Even without knowing the contents of those messages, Trump and fellow Republicans seized on the news, using it to question the integrity of Mueller’s probe.
But now lawmakers know exactly what Strzok said in those messages, after the Justice Department tonight sent copies of them to House and Senate committees.
Strzok responded, "Yet he may win," adding later, “Omg he’s an idiot.”
Numerous times over the next several months, Strzok expressed concern that "the absolute bigoted nonsense of Trump,” as he called it, could incite racial tensions inside the United States. "I am worried about what Trump is encouraging in our behavior,” he wrote to Page on Aug. 14, 2016. “The things that made me proud about our tolerance for dissent -- what makes us different from Sunnis and Shias losing each other up -- is disappearing."
And then on Nov. 21, 2016, after Trump had been elected the next president of the United States, Strzok told Page he was “worried racial tension is going to get really bad."
In all, ABC News reviewed more than 375 messages exchanged between Strzok and Page from August 2015 to December 2016.
Strzok has spent much of his law enforcement career working counterintelligence cases, and he has been widely praised by federal law enforcement officials who spoke with ABC News.
According to The Washington Post, Strzok and Page were involved in a romantic relationship.
"Immediately upon learning of the allegations, the Special Counsel's Office removed Peter Strzok from the investigation," Mueller spokesman Peter Carr said in a recent statement. "Lisa Page completed her brief [assignment] and had returned to the FBI weeks before our office was aware of the allegations."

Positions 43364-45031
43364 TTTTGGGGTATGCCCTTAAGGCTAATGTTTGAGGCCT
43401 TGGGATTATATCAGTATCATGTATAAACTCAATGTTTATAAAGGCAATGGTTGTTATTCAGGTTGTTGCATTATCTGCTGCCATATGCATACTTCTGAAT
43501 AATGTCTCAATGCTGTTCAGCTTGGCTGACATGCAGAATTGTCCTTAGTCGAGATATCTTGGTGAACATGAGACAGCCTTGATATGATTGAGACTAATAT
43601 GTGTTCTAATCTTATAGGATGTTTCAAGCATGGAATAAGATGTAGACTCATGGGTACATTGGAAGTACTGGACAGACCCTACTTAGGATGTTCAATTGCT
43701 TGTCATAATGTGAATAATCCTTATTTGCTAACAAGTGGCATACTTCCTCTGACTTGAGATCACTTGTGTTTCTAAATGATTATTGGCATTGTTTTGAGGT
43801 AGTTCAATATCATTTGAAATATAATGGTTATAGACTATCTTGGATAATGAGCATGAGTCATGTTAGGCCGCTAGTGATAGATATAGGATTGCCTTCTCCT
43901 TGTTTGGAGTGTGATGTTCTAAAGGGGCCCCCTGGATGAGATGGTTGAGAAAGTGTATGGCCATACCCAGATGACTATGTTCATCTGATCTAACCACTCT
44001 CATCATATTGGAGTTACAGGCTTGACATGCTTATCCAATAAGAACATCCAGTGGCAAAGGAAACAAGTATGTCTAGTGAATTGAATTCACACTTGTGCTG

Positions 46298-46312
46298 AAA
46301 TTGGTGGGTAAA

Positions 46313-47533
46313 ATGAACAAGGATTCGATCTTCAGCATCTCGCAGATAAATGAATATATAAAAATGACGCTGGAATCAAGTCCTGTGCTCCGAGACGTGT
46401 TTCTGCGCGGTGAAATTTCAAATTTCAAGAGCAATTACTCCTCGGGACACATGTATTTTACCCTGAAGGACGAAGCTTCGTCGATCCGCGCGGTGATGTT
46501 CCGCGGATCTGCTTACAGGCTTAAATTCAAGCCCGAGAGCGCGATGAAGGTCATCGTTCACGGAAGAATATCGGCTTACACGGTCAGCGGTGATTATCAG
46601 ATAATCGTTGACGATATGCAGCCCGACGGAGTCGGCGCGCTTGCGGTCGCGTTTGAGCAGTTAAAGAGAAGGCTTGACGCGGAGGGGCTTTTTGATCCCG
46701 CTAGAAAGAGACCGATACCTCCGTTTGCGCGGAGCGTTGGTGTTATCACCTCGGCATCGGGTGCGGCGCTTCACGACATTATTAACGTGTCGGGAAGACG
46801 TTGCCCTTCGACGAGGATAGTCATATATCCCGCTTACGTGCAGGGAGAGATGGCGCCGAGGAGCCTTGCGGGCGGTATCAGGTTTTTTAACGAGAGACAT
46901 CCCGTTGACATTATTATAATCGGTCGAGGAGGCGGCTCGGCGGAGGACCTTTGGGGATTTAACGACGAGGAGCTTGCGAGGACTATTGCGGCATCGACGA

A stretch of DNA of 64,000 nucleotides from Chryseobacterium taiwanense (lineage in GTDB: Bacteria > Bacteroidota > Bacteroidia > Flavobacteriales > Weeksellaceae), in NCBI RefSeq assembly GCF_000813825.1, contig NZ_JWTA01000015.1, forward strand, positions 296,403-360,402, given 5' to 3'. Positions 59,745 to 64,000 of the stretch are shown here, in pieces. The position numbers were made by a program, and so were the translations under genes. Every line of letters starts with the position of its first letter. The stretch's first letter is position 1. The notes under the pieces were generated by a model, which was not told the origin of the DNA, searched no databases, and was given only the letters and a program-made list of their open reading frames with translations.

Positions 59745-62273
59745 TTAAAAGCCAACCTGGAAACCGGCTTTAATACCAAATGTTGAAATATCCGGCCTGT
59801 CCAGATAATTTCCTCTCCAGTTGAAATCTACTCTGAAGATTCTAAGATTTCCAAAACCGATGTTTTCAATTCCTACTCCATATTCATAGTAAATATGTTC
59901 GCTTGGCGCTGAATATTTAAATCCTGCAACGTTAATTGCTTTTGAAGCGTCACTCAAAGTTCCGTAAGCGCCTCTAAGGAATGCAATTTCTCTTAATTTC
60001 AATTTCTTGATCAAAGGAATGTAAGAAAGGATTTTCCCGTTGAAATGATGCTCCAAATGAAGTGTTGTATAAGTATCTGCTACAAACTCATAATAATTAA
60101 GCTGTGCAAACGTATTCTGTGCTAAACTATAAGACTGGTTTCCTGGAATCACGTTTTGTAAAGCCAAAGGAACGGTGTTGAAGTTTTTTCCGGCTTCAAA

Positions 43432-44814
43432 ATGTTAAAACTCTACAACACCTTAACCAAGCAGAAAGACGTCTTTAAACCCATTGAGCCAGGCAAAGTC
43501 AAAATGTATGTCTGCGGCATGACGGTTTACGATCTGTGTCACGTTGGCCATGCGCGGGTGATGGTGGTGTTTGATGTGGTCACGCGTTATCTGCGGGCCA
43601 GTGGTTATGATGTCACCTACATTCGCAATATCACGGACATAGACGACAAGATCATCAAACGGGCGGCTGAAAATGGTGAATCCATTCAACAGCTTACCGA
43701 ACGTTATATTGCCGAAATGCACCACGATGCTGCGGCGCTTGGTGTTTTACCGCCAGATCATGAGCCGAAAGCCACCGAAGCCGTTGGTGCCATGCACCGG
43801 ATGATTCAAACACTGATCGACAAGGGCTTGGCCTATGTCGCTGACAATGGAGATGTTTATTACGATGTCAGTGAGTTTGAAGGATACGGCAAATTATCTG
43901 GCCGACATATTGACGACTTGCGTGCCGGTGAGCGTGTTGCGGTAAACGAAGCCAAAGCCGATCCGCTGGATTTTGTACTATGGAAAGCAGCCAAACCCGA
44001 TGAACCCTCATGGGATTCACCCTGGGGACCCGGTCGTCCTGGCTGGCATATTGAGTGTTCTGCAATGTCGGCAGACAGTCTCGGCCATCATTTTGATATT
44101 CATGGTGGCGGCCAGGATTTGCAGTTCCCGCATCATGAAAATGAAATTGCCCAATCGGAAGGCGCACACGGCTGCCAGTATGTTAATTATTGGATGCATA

During a House hearing last week, FBI director Chris Wray disputed any suggestions that FBI agents bring inappropriate biases to their work.
“The FBI that I see is tens of thousands of agents and analysts and staff working their tails off to keep Americans safe from the next terrorist attack, gang violence, child predators, spies from Russia, China, North Korea and Iran,” Wray said.
He continued, "The FBI that I see is tens of thousands of brave men and women who are working as hard as they can to keep people that they will never know safe from harm ... The FBI that I see is people -– decent people – committed to the highest principles of integrity, professionalism and respect."
Wray noted that the Justice Department’s "outside" and "independent" inspector general is currently looking into allegations related to Strzok and others. "And when that independent fact-finding is complete, we will hold our folks accountable if that’s appropriate," he said.